For all of my excitement about working in the games industry, it’s important to me that I don’t forget where I came from. My education was in Comparative Media Studies, where I focused on video games. There, I got my taste of video game academia, where the focus is more on the potential of games and the various lofty goals they can achieve than the actual details of creation.
Having been on both sides, I find the animosity between games academia and professional video game development equal parts compelling and concerning. The cultural intuition that underlies game development is largely unknown or misunderstood in games academia, making it difficult to turn the theories and potential into solid, real games. Similarly, the lofty goals and blue-sky creativity of academia have the capability to breathe fresh air into the industry proper. Working together, these two groups could achieve incredible success.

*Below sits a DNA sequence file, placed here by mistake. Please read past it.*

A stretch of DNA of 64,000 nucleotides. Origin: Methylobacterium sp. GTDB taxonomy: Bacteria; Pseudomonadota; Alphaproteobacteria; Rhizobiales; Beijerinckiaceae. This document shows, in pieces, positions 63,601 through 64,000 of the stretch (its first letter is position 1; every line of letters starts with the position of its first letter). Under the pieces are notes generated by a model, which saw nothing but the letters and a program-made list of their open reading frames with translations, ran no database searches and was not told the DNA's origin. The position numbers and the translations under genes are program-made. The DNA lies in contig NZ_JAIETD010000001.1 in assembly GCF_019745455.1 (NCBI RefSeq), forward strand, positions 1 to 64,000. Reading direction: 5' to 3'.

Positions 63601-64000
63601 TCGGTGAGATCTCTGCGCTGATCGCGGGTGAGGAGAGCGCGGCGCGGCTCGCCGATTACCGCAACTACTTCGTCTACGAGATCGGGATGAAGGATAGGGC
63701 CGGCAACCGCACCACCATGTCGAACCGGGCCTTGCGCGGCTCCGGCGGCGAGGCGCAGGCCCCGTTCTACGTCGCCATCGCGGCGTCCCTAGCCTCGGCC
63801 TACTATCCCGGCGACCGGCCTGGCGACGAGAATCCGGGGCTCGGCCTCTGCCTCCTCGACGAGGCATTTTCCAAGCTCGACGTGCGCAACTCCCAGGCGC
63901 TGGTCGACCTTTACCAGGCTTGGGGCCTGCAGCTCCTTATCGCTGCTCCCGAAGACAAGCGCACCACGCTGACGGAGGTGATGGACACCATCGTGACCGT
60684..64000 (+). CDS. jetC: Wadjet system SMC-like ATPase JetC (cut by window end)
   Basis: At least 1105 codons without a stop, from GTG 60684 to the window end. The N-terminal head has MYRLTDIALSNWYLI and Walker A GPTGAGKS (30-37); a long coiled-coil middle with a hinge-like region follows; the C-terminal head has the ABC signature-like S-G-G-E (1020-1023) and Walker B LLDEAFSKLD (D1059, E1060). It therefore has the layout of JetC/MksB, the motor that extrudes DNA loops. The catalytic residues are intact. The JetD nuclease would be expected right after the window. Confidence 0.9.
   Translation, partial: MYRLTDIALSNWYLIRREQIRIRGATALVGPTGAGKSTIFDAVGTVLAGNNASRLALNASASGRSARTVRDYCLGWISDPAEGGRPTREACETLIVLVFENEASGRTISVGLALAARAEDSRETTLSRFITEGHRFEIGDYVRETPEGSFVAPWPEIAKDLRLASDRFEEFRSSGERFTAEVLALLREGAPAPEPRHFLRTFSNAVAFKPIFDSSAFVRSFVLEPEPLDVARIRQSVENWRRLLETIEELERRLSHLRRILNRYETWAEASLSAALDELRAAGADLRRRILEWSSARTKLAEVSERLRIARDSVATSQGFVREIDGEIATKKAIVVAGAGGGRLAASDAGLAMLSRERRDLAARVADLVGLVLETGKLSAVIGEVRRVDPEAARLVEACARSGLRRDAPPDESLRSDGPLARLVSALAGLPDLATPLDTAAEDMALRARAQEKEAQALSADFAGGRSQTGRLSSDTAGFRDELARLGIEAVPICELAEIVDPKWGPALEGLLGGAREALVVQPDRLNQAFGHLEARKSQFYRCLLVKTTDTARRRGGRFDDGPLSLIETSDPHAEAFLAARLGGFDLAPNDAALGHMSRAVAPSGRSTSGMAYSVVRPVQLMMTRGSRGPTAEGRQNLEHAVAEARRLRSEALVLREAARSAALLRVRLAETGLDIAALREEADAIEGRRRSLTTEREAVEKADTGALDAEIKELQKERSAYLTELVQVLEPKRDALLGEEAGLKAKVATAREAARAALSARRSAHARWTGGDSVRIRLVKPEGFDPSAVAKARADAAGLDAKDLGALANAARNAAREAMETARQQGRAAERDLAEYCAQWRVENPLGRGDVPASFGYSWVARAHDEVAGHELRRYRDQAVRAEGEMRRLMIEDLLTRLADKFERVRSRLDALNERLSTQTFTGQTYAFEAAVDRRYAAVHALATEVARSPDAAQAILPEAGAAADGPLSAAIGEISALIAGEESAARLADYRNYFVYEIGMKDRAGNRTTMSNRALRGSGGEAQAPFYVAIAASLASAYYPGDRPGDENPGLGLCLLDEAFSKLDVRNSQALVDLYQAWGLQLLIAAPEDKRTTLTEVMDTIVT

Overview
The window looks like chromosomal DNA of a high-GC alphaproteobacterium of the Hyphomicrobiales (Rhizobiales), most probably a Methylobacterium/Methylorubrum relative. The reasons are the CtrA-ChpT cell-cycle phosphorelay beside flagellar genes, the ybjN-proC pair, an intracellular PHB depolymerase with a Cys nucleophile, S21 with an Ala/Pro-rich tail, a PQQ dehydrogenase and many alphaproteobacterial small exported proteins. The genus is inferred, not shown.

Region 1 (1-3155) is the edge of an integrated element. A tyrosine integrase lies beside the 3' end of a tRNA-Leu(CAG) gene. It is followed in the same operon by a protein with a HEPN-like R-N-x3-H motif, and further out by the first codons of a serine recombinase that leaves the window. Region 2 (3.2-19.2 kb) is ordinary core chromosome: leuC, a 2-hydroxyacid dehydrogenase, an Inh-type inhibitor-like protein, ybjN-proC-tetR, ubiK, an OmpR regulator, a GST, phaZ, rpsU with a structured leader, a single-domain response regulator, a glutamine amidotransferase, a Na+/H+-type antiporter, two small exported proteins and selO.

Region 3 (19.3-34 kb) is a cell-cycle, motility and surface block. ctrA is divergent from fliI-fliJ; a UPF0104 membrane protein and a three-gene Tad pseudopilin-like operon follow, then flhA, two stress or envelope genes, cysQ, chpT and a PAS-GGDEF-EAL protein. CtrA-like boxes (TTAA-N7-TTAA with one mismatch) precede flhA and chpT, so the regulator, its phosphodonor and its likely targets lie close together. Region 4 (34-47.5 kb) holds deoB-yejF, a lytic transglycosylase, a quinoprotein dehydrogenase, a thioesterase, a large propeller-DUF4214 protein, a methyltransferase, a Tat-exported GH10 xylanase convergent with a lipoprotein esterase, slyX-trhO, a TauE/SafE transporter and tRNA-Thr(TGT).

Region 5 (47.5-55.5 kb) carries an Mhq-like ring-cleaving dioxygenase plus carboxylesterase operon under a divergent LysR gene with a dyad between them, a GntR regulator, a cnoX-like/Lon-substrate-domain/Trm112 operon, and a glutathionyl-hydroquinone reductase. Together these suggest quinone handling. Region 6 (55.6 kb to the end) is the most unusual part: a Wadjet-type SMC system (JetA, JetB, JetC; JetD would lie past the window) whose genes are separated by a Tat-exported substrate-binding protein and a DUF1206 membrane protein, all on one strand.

Unfortunately, the reality is that games academia and professional game development tend to look down on one another, and do very little to meet in the middle. The different sides both feel like they have a more complete picture than the other, and thus have some difficulty benefiting from each other’s work. What I find particularly interesting, though, is that when the two do work together closely (usually from academics getting jobs in the industry), the results are often striking and innovative.